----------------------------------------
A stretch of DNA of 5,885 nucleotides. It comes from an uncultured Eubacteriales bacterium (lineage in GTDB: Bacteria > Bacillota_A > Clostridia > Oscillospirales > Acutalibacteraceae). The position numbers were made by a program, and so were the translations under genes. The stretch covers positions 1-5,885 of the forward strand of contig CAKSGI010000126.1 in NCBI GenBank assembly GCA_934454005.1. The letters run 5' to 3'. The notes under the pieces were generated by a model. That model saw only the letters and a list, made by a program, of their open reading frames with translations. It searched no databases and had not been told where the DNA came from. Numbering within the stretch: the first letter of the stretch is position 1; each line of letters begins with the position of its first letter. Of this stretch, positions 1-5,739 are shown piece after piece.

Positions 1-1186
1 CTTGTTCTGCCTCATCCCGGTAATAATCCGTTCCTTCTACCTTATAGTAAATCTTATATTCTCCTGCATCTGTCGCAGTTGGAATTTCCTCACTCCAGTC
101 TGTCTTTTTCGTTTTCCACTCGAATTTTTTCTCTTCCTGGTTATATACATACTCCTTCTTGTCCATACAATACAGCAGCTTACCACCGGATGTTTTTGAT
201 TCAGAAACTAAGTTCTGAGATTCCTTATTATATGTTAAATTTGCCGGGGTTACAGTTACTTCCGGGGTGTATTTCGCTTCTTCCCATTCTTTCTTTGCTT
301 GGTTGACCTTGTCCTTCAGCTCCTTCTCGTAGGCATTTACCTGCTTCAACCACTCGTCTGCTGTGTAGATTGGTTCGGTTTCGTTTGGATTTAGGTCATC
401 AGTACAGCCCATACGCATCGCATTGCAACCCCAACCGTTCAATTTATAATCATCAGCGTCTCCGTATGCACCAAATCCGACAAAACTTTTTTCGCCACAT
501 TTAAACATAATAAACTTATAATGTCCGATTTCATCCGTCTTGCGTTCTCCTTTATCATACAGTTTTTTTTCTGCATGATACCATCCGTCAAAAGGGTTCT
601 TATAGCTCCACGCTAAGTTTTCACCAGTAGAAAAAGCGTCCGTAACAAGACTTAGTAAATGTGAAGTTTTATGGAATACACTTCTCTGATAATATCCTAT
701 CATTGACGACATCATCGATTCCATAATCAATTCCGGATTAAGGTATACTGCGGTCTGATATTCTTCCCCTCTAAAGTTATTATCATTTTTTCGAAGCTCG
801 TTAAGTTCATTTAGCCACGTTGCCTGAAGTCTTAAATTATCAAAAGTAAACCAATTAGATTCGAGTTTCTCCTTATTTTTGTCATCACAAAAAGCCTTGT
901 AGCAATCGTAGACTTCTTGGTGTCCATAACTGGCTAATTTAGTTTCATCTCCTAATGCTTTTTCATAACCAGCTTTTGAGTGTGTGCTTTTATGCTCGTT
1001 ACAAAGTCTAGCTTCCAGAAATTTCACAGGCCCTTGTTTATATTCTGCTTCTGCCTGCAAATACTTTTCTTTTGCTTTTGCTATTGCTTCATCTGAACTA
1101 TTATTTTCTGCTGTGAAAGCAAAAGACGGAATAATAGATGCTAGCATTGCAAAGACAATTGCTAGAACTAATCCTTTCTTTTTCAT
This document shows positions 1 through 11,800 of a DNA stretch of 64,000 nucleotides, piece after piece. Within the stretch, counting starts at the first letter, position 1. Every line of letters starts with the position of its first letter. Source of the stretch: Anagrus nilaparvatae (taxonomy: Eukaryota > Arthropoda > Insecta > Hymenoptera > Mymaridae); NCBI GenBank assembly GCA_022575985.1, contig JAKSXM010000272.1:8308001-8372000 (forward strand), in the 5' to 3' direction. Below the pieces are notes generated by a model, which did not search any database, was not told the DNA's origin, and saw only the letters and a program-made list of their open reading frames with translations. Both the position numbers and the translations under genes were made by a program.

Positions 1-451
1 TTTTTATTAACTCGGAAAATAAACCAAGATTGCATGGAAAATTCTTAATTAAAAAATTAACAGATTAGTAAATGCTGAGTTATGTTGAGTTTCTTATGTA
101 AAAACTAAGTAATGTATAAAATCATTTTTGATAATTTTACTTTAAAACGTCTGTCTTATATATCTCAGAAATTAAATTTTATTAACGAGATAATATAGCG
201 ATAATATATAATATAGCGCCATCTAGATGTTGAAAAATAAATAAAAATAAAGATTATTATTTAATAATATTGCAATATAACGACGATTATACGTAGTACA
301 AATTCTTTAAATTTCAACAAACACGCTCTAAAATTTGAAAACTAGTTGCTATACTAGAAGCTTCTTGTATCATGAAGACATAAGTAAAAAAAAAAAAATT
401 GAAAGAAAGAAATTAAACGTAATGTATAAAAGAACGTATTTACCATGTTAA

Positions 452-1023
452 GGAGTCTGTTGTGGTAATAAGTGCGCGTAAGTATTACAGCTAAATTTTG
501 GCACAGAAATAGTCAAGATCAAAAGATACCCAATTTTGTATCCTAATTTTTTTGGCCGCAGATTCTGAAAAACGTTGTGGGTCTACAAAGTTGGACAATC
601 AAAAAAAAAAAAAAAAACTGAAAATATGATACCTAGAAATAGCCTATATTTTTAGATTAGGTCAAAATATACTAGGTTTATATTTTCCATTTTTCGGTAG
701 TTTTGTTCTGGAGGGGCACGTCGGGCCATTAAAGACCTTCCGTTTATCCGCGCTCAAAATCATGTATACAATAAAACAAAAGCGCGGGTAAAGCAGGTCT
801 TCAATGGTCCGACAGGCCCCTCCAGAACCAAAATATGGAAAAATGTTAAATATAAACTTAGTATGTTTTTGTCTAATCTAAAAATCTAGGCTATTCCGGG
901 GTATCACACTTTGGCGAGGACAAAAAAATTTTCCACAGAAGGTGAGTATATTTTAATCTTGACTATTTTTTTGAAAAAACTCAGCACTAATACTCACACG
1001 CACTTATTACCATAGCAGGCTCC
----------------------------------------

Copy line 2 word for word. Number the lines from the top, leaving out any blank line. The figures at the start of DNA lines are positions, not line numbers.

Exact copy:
Positions 1-1186